• M&Ms stands for Mars and Murrie, founders Forrest Mars Sr. and Bruce Murrie launched the candy in 1940.
  • How many licks to get to the center of a Tootsie Pop?  On average, 364.
  • The Bell Witch Cave in Tennessee is the most active haunted spot in America.
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Many of the treats given during Samhain were fruits and vegetables. Cakes appeared during All Saints’ Day.  During Guising, young people were given food, wine and money, but this changed in the nineteenth century, more sweets were given to trick-or-treaters.  Homemade cookies, coins, small toys and fruit were the favorite give-aways.  It wasn’t until 1950 that candy companies started to produce affordable, convenient factory made candy.  Stories of tampered with homemade goods really made the sealed up goodies a better option for trick-or-treaters.

A Halloween History With Fun Facts!

Urban legends of razor blades in candy and fruit, arsenic in pixie-sticks, needles in candy, poison on wrappers and molested kids going to stranger’s houses have made parents cautious of Trick-or-Treating.  Many only go to houses where they know the owners.  Churches and schools host Trunk-or-Treat events that let kids walk from car to car to get candy from decorated trunks.  Schools are holding Halloween parties or Fall Festivals on Halloween night with games, rides, haunted houses and candy.  Halloween parties thrown by families are becoming popular.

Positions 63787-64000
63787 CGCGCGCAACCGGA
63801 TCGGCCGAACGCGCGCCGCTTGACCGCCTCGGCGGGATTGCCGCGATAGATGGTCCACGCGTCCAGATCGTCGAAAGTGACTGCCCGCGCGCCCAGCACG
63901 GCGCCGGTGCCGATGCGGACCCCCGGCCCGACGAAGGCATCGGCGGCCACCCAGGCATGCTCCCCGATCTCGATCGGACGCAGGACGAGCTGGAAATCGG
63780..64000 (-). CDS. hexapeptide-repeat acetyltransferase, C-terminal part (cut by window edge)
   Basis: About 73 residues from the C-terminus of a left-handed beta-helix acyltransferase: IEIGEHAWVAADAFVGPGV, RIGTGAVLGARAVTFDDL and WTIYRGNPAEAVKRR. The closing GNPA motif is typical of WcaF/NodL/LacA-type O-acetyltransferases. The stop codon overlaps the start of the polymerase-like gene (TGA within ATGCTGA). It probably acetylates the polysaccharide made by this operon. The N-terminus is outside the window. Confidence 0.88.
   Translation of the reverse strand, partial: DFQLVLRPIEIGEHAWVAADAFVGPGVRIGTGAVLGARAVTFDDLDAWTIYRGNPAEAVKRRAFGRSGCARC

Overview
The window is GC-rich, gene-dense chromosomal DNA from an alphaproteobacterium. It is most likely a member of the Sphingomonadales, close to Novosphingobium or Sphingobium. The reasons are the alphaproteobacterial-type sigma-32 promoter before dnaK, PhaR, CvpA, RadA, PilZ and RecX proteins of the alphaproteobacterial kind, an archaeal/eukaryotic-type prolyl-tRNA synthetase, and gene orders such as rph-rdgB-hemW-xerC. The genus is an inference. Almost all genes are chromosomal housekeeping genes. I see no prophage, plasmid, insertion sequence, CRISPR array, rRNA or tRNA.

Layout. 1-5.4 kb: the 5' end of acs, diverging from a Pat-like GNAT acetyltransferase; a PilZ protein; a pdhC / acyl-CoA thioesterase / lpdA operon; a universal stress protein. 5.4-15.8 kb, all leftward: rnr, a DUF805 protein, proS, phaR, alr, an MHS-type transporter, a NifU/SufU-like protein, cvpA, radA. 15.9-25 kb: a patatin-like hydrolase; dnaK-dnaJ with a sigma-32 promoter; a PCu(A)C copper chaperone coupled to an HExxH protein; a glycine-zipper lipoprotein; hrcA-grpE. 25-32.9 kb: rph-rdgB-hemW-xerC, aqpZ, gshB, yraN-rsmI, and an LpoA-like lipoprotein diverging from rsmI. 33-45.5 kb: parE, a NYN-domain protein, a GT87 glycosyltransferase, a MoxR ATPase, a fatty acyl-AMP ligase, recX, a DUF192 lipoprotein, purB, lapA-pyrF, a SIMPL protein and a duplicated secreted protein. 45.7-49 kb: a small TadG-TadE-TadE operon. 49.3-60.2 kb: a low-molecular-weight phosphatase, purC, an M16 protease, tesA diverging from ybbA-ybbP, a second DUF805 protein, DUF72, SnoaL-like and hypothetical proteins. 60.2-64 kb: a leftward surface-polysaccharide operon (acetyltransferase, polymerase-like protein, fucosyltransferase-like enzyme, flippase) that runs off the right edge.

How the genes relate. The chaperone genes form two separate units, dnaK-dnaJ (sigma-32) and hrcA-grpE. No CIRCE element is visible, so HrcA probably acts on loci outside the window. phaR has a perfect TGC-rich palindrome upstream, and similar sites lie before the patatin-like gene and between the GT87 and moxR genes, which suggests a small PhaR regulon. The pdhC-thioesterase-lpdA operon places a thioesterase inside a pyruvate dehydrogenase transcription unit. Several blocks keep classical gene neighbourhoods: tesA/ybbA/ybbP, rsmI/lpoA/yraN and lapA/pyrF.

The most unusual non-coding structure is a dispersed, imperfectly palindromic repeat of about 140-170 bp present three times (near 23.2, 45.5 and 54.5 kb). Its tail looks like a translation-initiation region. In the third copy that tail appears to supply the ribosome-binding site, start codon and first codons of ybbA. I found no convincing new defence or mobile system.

The Most Popular And Creepiest Halloween Candies

Video : The Low Down On Candy Corn

Video : Creepiest Halloween Candies Ever

Trick-or-Treating No More
There may soon be a time when our future generations read only of Trick-or-Treating.  Sad times are ahead and kids lose out of a fun tradition.  Parents still let their children Trick-or-Treat, some then take away the candy.  Some parents take the candy to a hospital to be X-Rayed and checked out while others inspect the candy themselves.  Elf on a Shelf starts to visit some homes the first of November.  The Elf leaves a note and asks for the candy in exchange for some trinket.  All cleaver ideas and still let your child enjoy the act of Trick-or-Treating.

This article, also on Blog Encounters, may be of interest:  Supermoon Hoax

My suggestion is to enjoy Halloween for what it is; a time of renew, new beginnings.  Honor the past and past ancestors and enjoy yourself in life.  Pass out candy and hold yourself a little Halloween party.

Just For Fun Bonuses!

Video : 13 Horrifying Things That Actually Happened On Halloween

Share your stories and thoughts on Halloween in the comments section below!

Tags: #history #halloweenhistory #samhain #halloween #fun